Dose Counts Matter When Billing 95165

Is your practice billing the number of services for Allergy Immunotherapy CPT® code 95165 Professional services for the supervision of preparation and provision of antigens for allergen immunotherapy; single or multiple antigens (specify number of doses) correctly? The Comprehensive Error Rate Testing (CERT) Payment Safeguard contractor, AdvanceMed, seems to think not, and has put Medicare contractors on the alert.

Report CPT® code 95165 for preparation of multidose vials of non-venom antigens in addition to the appropriate injection code(s).
When reporting 95165, however, be careful how you count doses. According to the Internet Only Manual, Publication 100-04, Medicare Claims Processing Manual, Chapter 12, Sect. 200.B.7, “a physician’s removing 10 1 cc aliquot doses [from a 10 cc vial] captures the entire PE [practice expense] component for the service.”
The practice expense payable for the preparation of a vial remains the same regardless of the size or number of aliquots removed from it. Report CPT® 95165 for no more than the total number of doses contained in the vial. Reporting the correct number of doses ensures proper payment.
For example, if a physician prepares a 10 cc multidose vial and removes ½ cc aliquots for a total of 20 doses, the most you can bill Medicare for is 10 doses.
Likewise, if a physician prepares a 20 cc multidose vial and removes 2 cc aliquots for a total of 10 doses, you should bill Medicare for 20 doses. Reporting only 10 doses would result in an underpayment to the practice.

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17 Responses to “Dose Counts Matter When Billing 95165”

  1. Sheila Sylvan says:

    To clarify the service, CMS would be advised to work with the AMA to change the descriptor of the code to specify number of CCs, rather than specify number of doses, or this confusion will undoubtedly continue.
    Also, the question on the Test Yourself is awkwardly worded — it appears to state that twenty and one-half ccs were removed from a 10 cc vial, which is physically impossible, rather than the likely intended 20 times 1/2 cc doses.

  2. Janine Margiotta says:

    I agree, and regarding the test question.

  3. Shannon says:

    Does the 1cc “aliquot” include diluent? ie. If you mix .2cc of each antigen and add appropriate amount of diluent to make a total volume of 5cc. Would you bill 5cc or the actual amount of concentrate included?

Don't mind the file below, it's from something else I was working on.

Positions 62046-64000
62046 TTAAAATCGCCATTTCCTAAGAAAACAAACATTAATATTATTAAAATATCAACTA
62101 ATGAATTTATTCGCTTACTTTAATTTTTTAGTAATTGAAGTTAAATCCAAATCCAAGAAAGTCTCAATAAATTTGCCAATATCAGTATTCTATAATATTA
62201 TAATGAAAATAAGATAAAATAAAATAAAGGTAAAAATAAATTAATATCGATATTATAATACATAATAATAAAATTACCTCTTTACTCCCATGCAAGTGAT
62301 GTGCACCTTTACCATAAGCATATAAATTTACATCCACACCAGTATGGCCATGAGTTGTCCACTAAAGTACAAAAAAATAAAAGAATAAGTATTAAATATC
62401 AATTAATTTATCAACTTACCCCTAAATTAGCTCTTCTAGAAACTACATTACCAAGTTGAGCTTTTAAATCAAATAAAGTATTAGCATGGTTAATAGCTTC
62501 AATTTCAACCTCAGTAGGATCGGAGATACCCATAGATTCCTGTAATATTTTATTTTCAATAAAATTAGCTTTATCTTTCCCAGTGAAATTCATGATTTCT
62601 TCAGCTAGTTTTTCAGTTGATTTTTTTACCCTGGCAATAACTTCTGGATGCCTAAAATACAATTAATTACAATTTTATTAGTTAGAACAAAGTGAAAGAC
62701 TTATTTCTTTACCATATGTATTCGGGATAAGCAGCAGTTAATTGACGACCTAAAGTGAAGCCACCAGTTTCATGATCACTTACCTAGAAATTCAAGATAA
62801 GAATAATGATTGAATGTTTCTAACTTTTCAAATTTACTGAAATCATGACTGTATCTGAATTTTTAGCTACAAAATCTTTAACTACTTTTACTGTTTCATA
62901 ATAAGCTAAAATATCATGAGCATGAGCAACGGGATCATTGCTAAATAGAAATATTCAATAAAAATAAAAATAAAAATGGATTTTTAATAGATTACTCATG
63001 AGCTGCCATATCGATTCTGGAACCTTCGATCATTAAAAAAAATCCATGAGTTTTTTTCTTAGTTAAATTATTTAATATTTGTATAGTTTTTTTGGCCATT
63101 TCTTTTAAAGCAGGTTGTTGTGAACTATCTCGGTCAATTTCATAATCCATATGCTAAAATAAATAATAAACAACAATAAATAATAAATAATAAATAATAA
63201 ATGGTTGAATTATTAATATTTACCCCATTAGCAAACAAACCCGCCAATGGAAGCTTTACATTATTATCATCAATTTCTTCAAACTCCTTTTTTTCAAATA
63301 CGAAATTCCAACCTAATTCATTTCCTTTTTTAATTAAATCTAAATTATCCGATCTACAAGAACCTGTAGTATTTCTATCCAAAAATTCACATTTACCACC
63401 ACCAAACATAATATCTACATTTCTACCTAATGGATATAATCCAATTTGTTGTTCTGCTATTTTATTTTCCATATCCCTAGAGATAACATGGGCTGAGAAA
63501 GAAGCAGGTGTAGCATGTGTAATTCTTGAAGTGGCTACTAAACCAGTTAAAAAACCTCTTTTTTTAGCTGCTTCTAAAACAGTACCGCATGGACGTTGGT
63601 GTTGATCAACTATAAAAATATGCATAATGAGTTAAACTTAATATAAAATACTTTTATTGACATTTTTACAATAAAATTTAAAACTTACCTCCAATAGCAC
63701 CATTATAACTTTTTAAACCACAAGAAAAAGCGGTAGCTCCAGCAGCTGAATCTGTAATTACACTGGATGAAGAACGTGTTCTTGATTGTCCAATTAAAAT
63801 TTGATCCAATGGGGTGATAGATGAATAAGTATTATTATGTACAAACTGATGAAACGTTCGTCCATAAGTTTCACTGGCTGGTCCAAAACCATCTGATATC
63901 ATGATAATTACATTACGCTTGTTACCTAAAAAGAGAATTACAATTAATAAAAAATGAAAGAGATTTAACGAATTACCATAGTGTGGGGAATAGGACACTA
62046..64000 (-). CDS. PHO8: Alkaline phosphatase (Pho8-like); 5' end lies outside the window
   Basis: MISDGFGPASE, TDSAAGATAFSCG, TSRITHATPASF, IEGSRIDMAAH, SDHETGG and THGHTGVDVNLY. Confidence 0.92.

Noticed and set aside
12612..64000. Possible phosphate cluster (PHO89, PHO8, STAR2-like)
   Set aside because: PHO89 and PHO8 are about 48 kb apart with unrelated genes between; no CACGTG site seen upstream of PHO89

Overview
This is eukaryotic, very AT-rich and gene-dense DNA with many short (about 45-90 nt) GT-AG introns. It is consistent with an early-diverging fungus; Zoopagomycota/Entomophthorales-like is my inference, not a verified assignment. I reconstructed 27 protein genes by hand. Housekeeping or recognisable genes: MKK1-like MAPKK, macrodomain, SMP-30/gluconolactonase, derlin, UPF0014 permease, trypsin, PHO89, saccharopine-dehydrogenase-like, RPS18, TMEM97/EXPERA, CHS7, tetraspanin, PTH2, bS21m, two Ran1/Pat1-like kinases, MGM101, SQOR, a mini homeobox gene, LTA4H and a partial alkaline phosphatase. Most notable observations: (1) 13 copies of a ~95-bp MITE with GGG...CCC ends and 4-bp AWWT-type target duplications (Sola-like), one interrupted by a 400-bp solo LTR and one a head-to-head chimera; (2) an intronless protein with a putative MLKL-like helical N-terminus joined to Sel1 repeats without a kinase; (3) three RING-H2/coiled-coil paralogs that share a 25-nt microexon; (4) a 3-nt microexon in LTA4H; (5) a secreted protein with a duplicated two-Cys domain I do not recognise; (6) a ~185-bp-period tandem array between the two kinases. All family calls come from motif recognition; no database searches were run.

4. karin messerschmidt says:

    It seems that Medicare is only allowing 10units per line for 95165. If the doctor is billing 40 allergy preparations how do you bill this. I tried putting 40 in the units box and the claim rejected. I then tried putting 4 lines each with 10 in the unit box and used modifier 51 for multiple procedure. This failed as well. What is the correct way to bill this?

  5. mimilemon80 says:

    I’ve seen where the physician is billing 150 doses. So confused. help?

  6. Katie R. says:

    The confusion will remain until CPT changes the description of the code to reflect 1cc=1dose.
    in my search I found this:
    Effective January 1, 2001, for CPT code 95165, a dose is now defined as a one-(1) cc aliquot from a single multidose vial.
    If this is the case then CPT needs to jump on the train and catch up the code and allow for this wording. The confusion would stop.

  7. Tammy says:

    Per Medicare guidelines, they will only pay up to 30 units at a time.

  8. Natalie says:

    Where can I find these guidelines that state 30 units? I’ve searched everywhere and it only says 10 units. Also, is this 30 units per day or 30 units per month?

  9. Sean Butler says:

    Can a physician bill for 95165 if they outsource the mixing and pay for the mixing? Or does the mixing need to be performed by the physician who is administering the Immunotherapy?
    Please advise.

  10. Grace says:

    If a physician prepares 75 units what is the appropriate way to submit this to Medicare!! Please help 🙁

  11. Angela says: